“The Victors” Named Country’s Best College Fight Song [Video]
I have to admit, there is an emotional feeling I get when the Michigan marching band comes out of the tunnel at the Big House and the first chords of "The Victors" are heard. I can't compare it to anything else.
Sports Illustrated named "The Victors" the nation's best fight song in its annual college football preview. The song bested other classics like Tennessee's "Rocky Top," the Notre Dame Victory March and USC's "Fight On."
"The Victors" was penned by a Michigan student named Louis Elbel in 1898. (He may have lifted the melody from "The Spirit of Liberty March" published seven months earlier by George Rosenberg, but SHHHHHH!!!!!!)
The first live performance of the song was by the immortal John Philip Sousa's band during the grand marching band era of US music.
The song was almost scrapped in 1911 because the Western Conference was renamed the Big Ten, thus making the line "Champions of the West" irrelevant. A new song called "Varsity" was supposed to be the new fight song but it never took off, and "The Victors" remained, weird line and all.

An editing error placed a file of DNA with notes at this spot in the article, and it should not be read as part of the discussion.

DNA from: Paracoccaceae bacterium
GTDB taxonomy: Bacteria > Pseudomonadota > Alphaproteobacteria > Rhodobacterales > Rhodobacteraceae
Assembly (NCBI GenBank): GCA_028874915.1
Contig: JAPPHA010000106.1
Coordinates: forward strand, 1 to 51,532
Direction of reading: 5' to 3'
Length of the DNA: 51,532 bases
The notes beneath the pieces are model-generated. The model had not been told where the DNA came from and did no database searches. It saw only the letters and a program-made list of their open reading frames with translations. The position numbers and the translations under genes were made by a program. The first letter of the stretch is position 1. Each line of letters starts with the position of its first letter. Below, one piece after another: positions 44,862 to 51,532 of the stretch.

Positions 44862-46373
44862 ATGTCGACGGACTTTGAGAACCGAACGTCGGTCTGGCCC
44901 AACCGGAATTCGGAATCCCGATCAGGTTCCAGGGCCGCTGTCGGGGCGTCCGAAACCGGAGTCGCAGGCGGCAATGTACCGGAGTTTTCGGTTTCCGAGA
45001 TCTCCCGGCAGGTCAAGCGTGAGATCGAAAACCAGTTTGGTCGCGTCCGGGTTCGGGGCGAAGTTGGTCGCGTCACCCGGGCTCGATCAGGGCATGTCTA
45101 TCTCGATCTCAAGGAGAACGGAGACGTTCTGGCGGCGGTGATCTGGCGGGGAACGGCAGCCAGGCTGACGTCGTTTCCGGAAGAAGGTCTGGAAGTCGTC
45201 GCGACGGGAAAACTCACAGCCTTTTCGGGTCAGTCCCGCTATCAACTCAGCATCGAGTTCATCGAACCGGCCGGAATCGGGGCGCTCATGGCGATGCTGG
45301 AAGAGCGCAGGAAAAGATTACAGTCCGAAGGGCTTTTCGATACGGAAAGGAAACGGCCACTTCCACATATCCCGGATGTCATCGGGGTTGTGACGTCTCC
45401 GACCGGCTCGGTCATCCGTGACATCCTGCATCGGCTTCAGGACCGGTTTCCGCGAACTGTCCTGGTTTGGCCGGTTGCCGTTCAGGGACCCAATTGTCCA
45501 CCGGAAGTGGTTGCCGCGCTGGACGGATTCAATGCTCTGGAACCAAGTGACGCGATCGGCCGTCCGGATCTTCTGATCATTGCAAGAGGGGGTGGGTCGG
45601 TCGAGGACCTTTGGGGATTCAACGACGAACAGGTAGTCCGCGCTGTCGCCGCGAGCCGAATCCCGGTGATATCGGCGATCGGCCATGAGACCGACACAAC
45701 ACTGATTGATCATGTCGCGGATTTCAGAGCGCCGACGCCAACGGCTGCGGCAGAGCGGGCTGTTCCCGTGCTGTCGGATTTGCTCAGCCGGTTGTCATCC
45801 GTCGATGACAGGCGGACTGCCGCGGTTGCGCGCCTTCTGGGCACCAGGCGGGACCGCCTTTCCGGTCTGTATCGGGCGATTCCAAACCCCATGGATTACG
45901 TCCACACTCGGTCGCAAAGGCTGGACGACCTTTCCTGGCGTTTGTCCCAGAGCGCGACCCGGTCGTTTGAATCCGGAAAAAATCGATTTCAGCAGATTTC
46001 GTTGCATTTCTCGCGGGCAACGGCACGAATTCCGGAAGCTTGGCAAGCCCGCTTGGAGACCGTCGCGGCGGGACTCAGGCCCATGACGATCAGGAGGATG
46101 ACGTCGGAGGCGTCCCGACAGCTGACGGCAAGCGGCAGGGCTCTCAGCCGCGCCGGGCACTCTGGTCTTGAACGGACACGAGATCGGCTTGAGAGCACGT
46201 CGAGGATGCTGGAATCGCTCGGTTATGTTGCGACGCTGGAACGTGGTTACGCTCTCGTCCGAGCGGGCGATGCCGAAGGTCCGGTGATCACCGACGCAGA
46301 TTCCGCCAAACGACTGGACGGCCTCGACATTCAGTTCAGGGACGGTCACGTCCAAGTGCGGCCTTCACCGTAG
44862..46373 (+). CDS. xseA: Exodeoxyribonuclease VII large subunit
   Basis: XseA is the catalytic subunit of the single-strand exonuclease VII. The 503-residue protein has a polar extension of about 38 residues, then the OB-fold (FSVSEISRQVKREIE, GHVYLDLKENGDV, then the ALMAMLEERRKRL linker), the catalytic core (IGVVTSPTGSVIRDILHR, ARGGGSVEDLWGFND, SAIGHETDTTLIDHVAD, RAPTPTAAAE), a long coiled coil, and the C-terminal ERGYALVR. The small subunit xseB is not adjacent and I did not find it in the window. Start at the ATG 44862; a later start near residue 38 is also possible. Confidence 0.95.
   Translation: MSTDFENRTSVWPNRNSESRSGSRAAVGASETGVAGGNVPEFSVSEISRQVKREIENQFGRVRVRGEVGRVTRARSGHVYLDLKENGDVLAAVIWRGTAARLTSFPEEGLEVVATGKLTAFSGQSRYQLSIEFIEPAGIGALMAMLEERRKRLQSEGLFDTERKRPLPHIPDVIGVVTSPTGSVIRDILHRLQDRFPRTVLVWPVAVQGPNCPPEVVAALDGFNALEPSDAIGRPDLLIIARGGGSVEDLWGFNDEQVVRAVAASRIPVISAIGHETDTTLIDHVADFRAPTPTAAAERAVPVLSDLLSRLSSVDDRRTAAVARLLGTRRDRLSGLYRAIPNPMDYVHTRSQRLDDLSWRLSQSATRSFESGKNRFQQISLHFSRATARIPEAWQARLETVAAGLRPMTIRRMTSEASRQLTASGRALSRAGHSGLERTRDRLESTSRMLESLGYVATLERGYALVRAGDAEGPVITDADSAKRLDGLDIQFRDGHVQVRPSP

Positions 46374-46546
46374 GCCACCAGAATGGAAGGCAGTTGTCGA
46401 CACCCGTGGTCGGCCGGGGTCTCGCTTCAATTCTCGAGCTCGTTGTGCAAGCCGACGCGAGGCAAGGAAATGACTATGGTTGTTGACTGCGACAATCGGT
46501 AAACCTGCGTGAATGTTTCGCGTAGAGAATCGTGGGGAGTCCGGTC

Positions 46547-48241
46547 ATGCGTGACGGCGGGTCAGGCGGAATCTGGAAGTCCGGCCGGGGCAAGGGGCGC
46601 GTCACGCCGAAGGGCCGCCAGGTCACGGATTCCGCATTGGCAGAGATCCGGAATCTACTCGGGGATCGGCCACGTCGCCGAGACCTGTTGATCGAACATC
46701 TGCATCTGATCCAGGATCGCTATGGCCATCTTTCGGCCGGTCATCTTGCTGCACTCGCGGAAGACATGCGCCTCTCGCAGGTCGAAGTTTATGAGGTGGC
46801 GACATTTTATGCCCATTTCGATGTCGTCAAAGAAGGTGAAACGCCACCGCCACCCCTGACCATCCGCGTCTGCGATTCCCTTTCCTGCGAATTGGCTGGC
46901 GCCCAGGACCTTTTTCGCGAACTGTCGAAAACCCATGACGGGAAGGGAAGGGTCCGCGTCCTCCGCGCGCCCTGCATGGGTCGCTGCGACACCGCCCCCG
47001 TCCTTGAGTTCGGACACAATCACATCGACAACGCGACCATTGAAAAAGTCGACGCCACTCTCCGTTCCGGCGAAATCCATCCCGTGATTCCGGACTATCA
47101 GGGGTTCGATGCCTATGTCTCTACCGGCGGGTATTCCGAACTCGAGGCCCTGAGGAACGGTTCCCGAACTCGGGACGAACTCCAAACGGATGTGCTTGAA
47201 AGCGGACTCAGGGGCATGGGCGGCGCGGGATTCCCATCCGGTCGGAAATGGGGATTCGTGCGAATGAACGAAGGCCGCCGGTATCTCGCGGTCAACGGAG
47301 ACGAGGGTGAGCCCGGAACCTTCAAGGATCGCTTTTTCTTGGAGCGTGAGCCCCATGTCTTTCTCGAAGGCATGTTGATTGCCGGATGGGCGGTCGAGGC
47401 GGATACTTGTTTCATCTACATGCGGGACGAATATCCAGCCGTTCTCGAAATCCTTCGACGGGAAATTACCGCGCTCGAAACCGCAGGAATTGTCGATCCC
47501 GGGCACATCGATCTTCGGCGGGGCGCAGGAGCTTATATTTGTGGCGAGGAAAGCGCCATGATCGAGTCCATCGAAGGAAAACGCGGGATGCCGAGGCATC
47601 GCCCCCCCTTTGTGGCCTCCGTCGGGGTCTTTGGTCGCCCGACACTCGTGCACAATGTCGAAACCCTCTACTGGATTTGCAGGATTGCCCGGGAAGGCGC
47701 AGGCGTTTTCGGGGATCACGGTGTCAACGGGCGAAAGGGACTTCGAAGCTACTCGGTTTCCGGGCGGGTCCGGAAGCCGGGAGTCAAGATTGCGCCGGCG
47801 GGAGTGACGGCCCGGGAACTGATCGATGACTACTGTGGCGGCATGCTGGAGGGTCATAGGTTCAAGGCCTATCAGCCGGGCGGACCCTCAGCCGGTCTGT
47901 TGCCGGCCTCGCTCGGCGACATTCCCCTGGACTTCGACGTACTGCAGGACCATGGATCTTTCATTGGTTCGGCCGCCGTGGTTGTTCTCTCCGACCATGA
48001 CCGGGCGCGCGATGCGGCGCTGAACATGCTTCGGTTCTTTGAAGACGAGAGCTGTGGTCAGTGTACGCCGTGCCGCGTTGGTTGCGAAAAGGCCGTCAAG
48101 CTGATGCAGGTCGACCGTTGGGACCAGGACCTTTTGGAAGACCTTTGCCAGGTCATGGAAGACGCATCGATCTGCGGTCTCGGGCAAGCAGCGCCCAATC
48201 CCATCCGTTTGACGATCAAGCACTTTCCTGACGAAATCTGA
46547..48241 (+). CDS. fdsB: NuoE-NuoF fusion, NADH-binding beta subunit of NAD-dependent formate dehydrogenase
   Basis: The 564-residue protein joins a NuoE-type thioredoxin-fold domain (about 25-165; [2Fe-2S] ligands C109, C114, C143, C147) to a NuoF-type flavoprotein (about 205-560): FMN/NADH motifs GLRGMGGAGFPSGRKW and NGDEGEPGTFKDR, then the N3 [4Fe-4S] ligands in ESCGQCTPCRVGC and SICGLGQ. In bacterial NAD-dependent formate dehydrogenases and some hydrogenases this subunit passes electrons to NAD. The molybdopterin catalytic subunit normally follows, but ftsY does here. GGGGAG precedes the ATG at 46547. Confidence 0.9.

"The all-time winningest program in college football, Michigan’s 'The Victors' perfectly embodies the maize and blue. Written and composed by then-student Louis Elbel in 1898, a shortened variation of the nation’s best fight song is played every time the Wolverines score or make a major defensive play. 'The Victors' is so bold and commanding that alumnus and past President Gerald R. Ford often requested the Naval band play the song in place of the customary 'Hail to the Chief.' Upon his death, Ford requested it to accompany his funeral procession at the capitol."
Full disclosure, my Dad, Jerry, also had the song played at his funeral, having gone to grad school there in the early '50s. RIP, Dad, I'm glad you died before Ohio State started dominating us.
So, band, TAKE THE FIELD!